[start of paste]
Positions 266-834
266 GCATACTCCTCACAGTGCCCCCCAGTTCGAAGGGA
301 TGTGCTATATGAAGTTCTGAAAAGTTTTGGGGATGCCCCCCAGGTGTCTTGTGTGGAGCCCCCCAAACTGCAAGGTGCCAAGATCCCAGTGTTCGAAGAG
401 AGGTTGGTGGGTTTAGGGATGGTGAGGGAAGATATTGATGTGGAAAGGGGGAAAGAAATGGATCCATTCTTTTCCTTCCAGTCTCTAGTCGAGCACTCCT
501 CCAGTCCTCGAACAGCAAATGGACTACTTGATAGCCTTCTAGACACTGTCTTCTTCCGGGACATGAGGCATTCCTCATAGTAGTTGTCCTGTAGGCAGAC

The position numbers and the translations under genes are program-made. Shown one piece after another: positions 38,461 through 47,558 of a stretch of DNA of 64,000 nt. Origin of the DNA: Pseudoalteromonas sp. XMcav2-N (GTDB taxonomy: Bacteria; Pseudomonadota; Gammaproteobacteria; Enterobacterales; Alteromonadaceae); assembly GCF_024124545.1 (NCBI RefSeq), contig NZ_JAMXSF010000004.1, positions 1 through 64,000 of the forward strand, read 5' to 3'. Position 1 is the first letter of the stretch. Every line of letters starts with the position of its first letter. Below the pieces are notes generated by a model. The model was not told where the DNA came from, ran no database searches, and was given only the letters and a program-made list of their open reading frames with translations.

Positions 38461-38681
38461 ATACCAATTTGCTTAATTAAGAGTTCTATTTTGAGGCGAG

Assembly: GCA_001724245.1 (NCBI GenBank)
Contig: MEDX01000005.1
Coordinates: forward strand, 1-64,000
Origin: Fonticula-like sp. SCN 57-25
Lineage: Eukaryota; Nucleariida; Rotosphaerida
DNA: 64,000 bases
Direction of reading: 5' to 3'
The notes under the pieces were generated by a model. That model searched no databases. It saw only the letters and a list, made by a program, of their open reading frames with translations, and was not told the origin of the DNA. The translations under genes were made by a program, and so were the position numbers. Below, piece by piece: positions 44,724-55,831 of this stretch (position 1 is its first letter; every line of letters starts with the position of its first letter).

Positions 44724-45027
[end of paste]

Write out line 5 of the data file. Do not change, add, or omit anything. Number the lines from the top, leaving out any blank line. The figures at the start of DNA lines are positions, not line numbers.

501 CCAGTCCTCGAACAGCAAATGGACTACTTGATAGCCTTCTAGACACTGTCTTCTTCCGGGACATGAGGCATTCCTCATAGTAGTTGTCCTGTAGGCAGAC